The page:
SEAN KINGSLEY is an archaeologist, historian and writer specializing in the sunken past and the Bible Lands. He has a doctorate from Oxford University and is a former visiting Fellow at Reading University. For eight years Sean was the managing editor of Minerva, the international review of ancient art and archaeology. In 2020 he founded the world’s first popular magazine dedicated to the cultural wonders of the sea, Wreckwatch, and is its Editor-in-Chief (www.wreckwatchmag.com).
Sean is the Director of Wreck Watch Int. that seeks to protect the sunken past and share its discoveries, as well as the lead archaeologist for the Maritime Heritage Foundation on the wreck of the English first-rate, 100-gun Victory, the greatest warship of the early Georgian age of sail, sunk in the English Channel in 1744. Beneath the waves, Sean has explored over 350 wrecks from Late Bronze Age and Byzantine ships in 2 meters off Israel to the world’s deepest wrecks found using robots down to 4,700 meters off Ireland. Riviera Buzz recently dubbed Sean the ‘David Attenborough of Shipwrecks’.
Sean has published over 200 articles, news features, editorials and book reviews and written 13 popular and academic non-fiction books. They range from the threat of fishing trawlers bulldozing the sunken past, Fishing & Shipwreck Heritage. Marine Archaeology’s Greatest Threat? (Bloomsbury Academic) to God’s Gold. Quest for the Temple Treasure of Jerusalem (John Murray/HarperCollins). His work includes two scientific volumes about the world’s first deep-sea robotic wreck excavation on a Spanish trader lost in 1622 in 400 meters off the Straits of Florida. Sean is currently writing Enslaved. The Sunken History of the Transatlantic Slave Trade (Pegasus, September 2022) based on the award-winning TV series presented by Samuel L. Jackson.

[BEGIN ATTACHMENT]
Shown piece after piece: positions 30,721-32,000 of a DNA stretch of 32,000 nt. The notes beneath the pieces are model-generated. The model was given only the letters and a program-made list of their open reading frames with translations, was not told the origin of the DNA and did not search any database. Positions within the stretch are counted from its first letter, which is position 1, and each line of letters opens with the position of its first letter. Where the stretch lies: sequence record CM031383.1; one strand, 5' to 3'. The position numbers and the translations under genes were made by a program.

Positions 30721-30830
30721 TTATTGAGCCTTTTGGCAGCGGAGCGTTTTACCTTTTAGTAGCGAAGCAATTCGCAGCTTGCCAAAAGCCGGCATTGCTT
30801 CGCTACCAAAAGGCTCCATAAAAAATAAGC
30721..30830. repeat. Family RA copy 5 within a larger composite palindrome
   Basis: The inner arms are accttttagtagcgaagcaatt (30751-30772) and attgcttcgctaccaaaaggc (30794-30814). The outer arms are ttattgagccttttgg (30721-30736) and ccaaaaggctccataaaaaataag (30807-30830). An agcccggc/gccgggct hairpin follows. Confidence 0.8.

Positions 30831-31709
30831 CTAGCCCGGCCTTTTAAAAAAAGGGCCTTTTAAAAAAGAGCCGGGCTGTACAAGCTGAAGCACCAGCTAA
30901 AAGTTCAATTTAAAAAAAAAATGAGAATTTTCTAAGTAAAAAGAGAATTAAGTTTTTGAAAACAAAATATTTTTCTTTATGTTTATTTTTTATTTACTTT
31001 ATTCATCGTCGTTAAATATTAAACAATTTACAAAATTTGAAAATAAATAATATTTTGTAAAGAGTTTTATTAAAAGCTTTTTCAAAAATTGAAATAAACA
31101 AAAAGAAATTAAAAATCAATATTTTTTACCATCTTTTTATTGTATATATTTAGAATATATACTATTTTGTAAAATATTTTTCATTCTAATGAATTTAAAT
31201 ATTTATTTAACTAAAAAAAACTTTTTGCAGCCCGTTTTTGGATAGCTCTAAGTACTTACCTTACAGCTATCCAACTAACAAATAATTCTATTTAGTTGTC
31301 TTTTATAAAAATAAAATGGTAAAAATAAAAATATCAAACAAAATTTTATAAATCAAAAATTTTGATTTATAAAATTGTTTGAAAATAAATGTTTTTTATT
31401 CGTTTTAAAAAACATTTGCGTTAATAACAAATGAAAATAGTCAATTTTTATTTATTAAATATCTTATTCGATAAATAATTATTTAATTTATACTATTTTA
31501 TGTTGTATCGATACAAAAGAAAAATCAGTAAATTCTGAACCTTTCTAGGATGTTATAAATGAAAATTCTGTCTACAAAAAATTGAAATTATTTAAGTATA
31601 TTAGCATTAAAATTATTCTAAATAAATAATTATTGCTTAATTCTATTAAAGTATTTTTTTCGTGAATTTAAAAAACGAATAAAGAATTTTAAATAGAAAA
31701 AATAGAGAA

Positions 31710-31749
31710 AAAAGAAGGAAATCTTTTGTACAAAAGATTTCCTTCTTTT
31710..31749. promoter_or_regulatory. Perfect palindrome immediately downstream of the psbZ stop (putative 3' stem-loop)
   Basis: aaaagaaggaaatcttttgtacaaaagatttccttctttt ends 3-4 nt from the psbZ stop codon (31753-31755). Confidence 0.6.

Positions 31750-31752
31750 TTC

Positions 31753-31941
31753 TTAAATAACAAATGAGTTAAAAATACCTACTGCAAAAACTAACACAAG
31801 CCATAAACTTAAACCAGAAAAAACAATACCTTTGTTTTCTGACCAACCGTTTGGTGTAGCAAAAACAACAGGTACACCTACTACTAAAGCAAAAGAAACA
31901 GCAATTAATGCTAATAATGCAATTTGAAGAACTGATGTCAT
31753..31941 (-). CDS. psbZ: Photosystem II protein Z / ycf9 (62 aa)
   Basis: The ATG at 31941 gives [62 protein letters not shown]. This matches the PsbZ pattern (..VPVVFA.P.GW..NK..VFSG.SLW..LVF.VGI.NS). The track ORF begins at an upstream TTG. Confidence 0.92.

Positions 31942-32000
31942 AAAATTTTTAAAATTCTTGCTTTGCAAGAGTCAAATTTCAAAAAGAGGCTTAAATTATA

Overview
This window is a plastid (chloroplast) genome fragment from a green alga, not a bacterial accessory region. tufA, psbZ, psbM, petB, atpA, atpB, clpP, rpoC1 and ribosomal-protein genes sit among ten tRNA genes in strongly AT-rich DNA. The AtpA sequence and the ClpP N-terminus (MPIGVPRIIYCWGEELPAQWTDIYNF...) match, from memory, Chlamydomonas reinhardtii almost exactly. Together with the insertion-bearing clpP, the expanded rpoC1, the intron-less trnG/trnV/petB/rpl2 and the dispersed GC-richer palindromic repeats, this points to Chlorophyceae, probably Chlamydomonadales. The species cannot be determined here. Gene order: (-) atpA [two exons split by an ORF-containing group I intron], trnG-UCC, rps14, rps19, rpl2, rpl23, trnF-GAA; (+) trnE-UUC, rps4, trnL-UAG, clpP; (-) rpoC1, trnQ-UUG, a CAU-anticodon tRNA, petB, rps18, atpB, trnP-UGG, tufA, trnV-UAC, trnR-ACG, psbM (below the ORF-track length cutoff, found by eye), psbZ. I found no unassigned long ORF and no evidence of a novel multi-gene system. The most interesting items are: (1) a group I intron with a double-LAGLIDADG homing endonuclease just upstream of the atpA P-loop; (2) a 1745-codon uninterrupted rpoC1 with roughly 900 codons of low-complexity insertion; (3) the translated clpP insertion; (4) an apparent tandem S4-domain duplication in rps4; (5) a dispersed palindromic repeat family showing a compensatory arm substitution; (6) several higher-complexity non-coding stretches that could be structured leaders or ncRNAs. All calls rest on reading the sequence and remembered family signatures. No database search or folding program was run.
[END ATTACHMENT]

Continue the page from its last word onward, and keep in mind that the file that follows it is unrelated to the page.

In 2019 Sean was Guest Curator of the exhibition Voices from the Deep at The Postal Museum in London that featured 700 letters saved from the 4.7 kilometre-deep British World War II steamship the Gairsoppa. He is currently developing temporary exhibits for the Shipwreck Treasure Museum in Charlestown, Cornwall, home to the largest private collection of wrecks in Europe.
Sean has developed and appeared in documentaries for all the major networks from History and the Discovery channels to the BBC. In 2020 he appeared in Enslaved (Epix/BBC2) and Drain the Oceans for National Geographic.
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